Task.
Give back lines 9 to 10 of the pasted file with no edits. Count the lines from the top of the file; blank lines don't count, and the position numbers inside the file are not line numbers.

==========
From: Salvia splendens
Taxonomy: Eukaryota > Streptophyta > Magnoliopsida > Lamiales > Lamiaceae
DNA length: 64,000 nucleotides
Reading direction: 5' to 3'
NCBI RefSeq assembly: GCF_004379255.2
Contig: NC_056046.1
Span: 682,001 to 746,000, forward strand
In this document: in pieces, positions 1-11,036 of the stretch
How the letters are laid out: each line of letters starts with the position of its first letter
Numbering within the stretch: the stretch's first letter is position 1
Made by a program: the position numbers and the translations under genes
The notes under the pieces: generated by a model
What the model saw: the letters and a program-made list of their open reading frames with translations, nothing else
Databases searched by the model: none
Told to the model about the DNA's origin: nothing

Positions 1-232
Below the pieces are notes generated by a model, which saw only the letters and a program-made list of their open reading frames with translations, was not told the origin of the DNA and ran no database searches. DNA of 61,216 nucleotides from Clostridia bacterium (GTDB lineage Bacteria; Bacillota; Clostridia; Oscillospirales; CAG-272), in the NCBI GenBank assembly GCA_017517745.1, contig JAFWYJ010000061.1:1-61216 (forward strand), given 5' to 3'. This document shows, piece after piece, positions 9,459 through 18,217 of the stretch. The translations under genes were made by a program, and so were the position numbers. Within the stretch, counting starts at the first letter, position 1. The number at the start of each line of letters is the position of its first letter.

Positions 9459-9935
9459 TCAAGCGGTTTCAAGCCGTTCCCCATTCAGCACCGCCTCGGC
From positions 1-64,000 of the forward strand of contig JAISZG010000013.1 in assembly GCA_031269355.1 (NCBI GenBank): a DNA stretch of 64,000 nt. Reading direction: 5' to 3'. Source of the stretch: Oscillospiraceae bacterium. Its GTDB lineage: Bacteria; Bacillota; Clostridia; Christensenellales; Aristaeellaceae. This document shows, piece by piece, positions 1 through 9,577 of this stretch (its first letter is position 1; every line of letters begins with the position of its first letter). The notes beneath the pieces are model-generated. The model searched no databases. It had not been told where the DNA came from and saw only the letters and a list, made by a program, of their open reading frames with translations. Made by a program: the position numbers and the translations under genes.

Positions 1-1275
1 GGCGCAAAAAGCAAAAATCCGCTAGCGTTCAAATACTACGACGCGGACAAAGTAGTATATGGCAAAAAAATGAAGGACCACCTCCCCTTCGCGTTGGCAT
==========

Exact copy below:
How the letters are laid out: each line of letters starts with the position of its first letter
Numbering within the stretch: the stretch's first letter is position 1